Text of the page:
19th August 2016

Think local, design global

rbl is currently feeling like the Little Ant That Could.

From our small creative space in Leamington Spa, we currently have work live in Rio and San Francisco, with other projects due to launch soon in London, Auckland and Edinburgh.

So, how have we spread ourselves so far and wide? And what does it mean for design when, from such humble origins, you can touch so many different cultures?

The world is getting smaller

When you first see a list of client locations that reads like the script for the next bond film, you might imagine that our work life revolves around first-class travel and martinis in hotel bars. Well, not quite. (We did upgrade on a packed Cross Country train from Coventry the other day, but I’m not sure that counts?)

We may take it for granted, but it’s is always worth stating just how much technology has changed the way we work. The pace of change continues to accelerate. FaceTime, WeTransfer, Skype, Dropbox and even Snapchat have allowed us to design the interior of Team GB’s Rio headquarters without ever having to step foot in Brazil.

What’s even more important (and often forgotten) is that we can work internationally so efficiently. In fact, the restrictions technology places on projects – fewer meetings, more sharing – means that long-distance projects are often more efficient than those based just around the corner. We can now compete with local agencies not just on quality, but on price too.

There is a common design language

With a rise in technology comes a rise in expectations. We all expect to see the latest creative from the rarest of sources; we expect to see it, share it, up-vote it and comment on it. This insatiable appetite means that a creative in the Midlands will be digesting exactly the same design stories as a creative in Sydney.

If creatives and audiences alike are consuming the same culture, and we are what we eat, it follows that design tastes will converge. It’s fair to say that the quest for an international design language started by the Bauhaus has been well and truly finished by social media, to the point where the work of a good Leamington design agency will be just as appreciated by a Brazilian client as it will one from Edinburgh.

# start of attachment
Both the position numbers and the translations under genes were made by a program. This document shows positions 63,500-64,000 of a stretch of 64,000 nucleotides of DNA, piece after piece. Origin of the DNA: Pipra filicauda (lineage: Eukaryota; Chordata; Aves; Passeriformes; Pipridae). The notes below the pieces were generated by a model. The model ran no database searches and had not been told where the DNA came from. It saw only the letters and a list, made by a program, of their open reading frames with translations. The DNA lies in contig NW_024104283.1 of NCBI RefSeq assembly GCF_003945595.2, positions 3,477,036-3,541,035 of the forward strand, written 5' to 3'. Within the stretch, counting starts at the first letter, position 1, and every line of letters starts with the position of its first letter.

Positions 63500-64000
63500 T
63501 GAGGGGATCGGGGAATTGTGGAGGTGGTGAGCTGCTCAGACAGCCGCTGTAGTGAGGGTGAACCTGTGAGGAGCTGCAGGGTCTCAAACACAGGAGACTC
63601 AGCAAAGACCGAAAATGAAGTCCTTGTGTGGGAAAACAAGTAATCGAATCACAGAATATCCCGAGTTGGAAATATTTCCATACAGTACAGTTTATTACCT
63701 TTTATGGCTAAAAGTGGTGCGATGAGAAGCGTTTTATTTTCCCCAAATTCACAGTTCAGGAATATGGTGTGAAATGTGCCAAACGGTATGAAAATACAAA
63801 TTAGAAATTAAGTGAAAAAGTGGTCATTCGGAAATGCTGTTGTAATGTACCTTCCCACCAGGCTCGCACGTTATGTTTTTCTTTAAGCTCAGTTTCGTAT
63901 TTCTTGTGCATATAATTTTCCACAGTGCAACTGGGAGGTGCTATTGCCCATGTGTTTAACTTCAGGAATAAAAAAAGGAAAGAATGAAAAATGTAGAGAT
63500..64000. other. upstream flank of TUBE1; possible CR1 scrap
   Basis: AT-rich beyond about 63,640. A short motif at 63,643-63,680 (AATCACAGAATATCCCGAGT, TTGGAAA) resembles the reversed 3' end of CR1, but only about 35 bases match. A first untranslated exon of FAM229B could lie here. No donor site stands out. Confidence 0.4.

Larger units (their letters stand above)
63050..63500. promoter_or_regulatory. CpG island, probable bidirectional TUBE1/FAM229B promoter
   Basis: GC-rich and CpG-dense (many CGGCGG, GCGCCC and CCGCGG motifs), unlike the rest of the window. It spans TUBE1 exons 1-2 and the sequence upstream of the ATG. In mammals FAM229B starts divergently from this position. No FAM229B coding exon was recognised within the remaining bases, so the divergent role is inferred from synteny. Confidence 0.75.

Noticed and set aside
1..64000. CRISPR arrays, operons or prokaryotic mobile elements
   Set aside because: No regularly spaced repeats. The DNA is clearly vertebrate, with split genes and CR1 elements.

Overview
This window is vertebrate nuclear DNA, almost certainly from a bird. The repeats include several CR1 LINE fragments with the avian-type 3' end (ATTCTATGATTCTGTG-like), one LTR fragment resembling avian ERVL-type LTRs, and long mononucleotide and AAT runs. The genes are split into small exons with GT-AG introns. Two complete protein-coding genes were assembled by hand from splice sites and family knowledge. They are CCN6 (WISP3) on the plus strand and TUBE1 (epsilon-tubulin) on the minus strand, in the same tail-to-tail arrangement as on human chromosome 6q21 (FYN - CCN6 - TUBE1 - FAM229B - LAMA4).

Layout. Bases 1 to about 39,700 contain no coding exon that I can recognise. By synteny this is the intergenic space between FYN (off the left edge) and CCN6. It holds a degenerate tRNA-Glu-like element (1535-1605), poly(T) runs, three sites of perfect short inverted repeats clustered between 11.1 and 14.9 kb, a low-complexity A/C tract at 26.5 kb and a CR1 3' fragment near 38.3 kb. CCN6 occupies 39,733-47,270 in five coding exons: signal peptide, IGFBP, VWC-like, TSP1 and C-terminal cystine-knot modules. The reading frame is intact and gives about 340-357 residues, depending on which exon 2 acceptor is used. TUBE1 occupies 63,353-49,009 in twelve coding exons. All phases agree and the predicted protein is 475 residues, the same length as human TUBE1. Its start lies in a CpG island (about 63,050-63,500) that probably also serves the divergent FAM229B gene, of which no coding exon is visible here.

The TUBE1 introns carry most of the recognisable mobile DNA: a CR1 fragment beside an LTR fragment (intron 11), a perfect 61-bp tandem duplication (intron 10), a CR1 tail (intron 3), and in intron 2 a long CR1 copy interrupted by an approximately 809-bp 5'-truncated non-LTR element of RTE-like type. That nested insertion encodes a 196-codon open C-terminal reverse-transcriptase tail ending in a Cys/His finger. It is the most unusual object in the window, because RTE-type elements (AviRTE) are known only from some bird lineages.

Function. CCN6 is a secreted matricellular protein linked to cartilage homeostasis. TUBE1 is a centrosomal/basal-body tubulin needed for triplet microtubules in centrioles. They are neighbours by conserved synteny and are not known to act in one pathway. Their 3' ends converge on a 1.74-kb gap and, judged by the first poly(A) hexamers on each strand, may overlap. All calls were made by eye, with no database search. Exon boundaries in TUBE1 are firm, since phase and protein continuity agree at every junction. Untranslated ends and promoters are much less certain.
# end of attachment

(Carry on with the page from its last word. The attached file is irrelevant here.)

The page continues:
But it pays to have a regional accent 

Counter-intuitively, when everyone is speaking the same language it becomes a real advantage to have a unique voice.

Our work for Aston Martin and Coffee Architects has gone down so well in Pebble Beach because we truly understand the Midlands – the base for Aston Martin, Coffee Architects and the home of ‘artisan engineering’. We can communicate it so well because it resonates with our own special, Leamington-based flavour.

Making the jump from local to global

In pushing ourselves to reach out further, we’ve learned that we can work globally. We are efficient, can communicate internationally and deliver impact because we still understand our strong local roots. And, after all, good design is universal.

Now we’ve had a taste of this (not quite) jet-set lifestyle, we’re hungry for more. If you’ve got an interesting project, be it Tokyo or Taunton, we’d love to hear from you, so get in touch.

 

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    RebeccaBattman

    Rebecca Battman

    Head of Brand

    Rebecca is Director of RBL. An experienced brand and marketing professional, Rebecca has spent her 25-year career helping businesses to build, design and manage their brands.

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